GLOBAL MARKETS-Global shares extend rebound on policy easing hopes, eye G7 for cues

* Hopes of central bank stimulus lift global shares

* ECB says stands ready to take targeted measures

* G7 conference call planned later on Tuesday

* Australia central bank cuts policy interest rate

By Hideyuki Sano

TOKYO, March 3 (Reuters) - Global shares and oil prices extended their rebound on Tuesday as policymakers indicated their willingness to move to ease the economic fallout from the coronavirus, while investors waited for a conference call by Group of Seven heads for trading cues.

Finance ministers from the G7 group and central bank governors will hold a conference call on Tuesday (1200GMT) to discuss measures to deal with the widening coronavirus outbreak and its economic impact..

The plan came after the European Central Bank (ECB) on Monday joined the chorus of central banks signalling a readiness to deal with the growing threats from the outbreak.

"Policymakers globally are talking about supporting the economy. So short-term players, including myself, are closing positions for now ahead of the G7 call," said Masaru Ishibashi, joint general manager of trading at Sumitomo Mitsui Bank.

Earlier messages from the U.S. Federal Reserve (Fed) that it was prepared to act weighed on the greenback.

The improved mood supported U.S. S&P 500 futures, which rose as much as 1.0% in Asian trade. But the index pared gains after Reuters reported that the G7 draft statement on coronavirus response does not specifically call for new government spending or coordinated rate cuts.

MSCI's broadest index of Asia-Pacific shares outside Japan gained 1.4%.

Japan's Nikkei lost steam and fell 0.7% after short-covering ran its course and as the yen firmed on the dollar.

The rout in global stocks last week had already prompted Fed Chair Jerome Powell and Bank of Japan Governor Haruhiko Kuroda to flag a readiness to move.

Money markets are fully pricing in a cut of at least 0.25 percentage point to the current 1.50%-1.75% target rate at the Fed's March 17-18 meeting as well as a 0.10 percentage point cut to the ECB's key rate at March 12 meeting.

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The frantic moves by policymakers reflected growing fears that the disruption to supply chains, factory output and global travel caused by the new epidemic could deal a serious blow to a world economy trying to recover from the U.S.-China trade war.

The Organisation for Economic Cooperation and Development has cut its forecast of global economic growth this year to 2.4%, the lowest since 2009 and down from a forecast of 2.9% in November.

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Coronavirus is now spreading much more rapidly outside China than within the country, leading the world into uncharted territory, although the World Health Organization (WHO) has so far stopped short of calling it a pandemic.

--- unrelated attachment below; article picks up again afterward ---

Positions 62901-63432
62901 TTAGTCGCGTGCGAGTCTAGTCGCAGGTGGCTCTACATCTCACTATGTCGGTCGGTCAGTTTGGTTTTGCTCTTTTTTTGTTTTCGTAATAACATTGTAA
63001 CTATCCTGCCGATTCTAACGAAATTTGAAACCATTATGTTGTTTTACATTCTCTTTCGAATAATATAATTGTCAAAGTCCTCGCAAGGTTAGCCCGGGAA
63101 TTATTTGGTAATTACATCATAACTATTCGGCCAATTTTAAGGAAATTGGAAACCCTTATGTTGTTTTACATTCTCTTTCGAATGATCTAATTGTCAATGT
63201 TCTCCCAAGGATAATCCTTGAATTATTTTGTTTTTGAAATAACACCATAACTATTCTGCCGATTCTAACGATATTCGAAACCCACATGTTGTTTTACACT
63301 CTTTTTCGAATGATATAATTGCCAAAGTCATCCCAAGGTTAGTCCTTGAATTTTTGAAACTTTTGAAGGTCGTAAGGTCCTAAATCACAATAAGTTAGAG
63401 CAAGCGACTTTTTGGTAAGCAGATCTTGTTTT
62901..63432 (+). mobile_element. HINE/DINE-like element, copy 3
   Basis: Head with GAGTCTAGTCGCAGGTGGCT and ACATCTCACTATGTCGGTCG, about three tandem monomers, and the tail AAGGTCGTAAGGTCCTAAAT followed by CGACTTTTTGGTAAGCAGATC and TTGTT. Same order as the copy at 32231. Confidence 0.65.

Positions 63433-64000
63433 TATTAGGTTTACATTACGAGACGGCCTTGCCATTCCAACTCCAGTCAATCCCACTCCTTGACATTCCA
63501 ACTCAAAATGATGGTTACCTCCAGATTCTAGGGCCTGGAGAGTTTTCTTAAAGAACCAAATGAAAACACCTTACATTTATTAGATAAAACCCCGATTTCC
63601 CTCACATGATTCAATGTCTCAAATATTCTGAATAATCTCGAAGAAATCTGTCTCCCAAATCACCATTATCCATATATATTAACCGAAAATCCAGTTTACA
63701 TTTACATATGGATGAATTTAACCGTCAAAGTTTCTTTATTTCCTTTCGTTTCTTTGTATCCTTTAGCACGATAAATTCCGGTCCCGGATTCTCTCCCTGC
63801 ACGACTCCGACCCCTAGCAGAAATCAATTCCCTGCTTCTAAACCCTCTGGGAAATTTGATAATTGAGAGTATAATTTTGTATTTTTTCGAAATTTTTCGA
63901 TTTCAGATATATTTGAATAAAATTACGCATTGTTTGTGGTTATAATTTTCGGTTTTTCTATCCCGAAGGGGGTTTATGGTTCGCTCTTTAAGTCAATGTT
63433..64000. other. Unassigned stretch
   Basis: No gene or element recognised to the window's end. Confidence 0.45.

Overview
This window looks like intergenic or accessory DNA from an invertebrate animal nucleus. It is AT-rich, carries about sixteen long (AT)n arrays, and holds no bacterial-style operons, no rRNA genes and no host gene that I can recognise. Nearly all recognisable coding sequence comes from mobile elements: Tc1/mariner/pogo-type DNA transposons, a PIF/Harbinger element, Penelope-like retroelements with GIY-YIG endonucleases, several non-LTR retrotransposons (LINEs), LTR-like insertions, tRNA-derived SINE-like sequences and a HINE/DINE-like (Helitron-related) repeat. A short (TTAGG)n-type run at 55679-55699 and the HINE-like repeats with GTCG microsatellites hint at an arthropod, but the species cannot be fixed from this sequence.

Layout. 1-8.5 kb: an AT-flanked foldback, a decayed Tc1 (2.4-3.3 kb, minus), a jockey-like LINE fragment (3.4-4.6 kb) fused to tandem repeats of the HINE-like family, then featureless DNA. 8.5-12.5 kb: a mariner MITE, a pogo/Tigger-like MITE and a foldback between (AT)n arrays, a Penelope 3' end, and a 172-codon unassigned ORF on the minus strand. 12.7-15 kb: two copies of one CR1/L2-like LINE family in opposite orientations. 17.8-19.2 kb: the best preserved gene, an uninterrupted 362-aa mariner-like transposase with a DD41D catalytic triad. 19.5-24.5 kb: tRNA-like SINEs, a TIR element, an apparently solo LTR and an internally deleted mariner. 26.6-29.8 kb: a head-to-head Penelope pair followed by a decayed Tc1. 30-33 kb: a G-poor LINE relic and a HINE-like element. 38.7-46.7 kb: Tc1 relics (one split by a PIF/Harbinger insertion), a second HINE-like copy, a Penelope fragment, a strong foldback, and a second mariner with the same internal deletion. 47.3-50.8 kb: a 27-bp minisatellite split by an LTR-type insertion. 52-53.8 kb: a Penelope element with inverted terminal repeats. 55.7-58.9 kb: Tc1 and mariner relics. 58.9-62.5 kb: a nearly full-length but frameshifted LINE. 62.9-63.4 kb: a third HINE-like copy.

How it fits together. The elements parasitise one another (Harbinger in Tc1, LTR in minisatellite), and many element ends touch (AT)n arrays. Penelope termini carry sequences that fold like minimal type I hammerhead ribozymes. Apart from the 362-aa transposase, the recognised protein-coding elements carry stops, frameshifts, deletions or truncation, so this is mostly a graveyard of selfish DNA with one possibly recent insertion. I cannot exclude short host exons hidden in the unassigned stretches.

In the United States, six people in the Seattle area have died of the illness caused by the coronavirus, as authorities across the country scrambled to prepare for more infections.

"It would be myopic to think that (economic) policy actions alone will bring back calmness to markets. The reality is, the coronavirus is still spreading," said Takehiko Masuzawa, head of sales trading for Japanese clients at Macquarie in Tokyo.

FED RATE CUTS

The rebound in global stock prices saw U.S. bond yields roll back some of their sharp falls.

The 10-year U.S. Treasuries yield retreated to 1.116% from a record low of 1.030% marked on Monday. The rate-sensitive two-year notes yield jumped back to 0.844% from Monday's 3 1/2-year low of 0.710%.

Still, the 10-year and two-year yields are down more than 40 and 50 basis points, respectively, from about two weeks ago.

April Fed funds rate futures still price in about 80% chance of a 0.50 percentage point cut this month and a total of almost 1 percentage point cuts by the end of year.

Expectations of Fed rate cuts prompted investors to cut their exposure to the dollar.

Against the yen, the dollar lost 0.5% to 107.73 yen, slipping towards a five-month low of 107 set on Monday.

The euro firmed to $1.1148, having hit an eight-week peak of $1.1185 in the previous session.

The Australian dollar erased earlier losses to trade at $0.6545, more than a cent above an 11-year low of $0.64345 set on Friday, after Australia's central bank cut the policy interest rate to 0.5% from 0.75% as expected.

Oil prices bounced back further after a jump of more than 4% on Monday, reversing an early decline to multi-year lows.

Hopes of a deeper output cut by the Organization of the Petroleum Exporting Countries and central banks' policy measures countered worries about the impact of the virus on demand.

U.S. West Texas Intermediate crude futures rose 2.4% to $47.85 a barrel, up sharply from Monday's low of $43.32 a barrel, which was the lowest since December 2018.

While the coronavirus continues to dominate investor attention, focus has also swung to Super Tuesday in the United States, the biggest day in the Democratic primary elections to choose a challenger to President Donald . (Reporting by Hideyuki Sano; Editing by Sam Holmes and Himani Sarkar)

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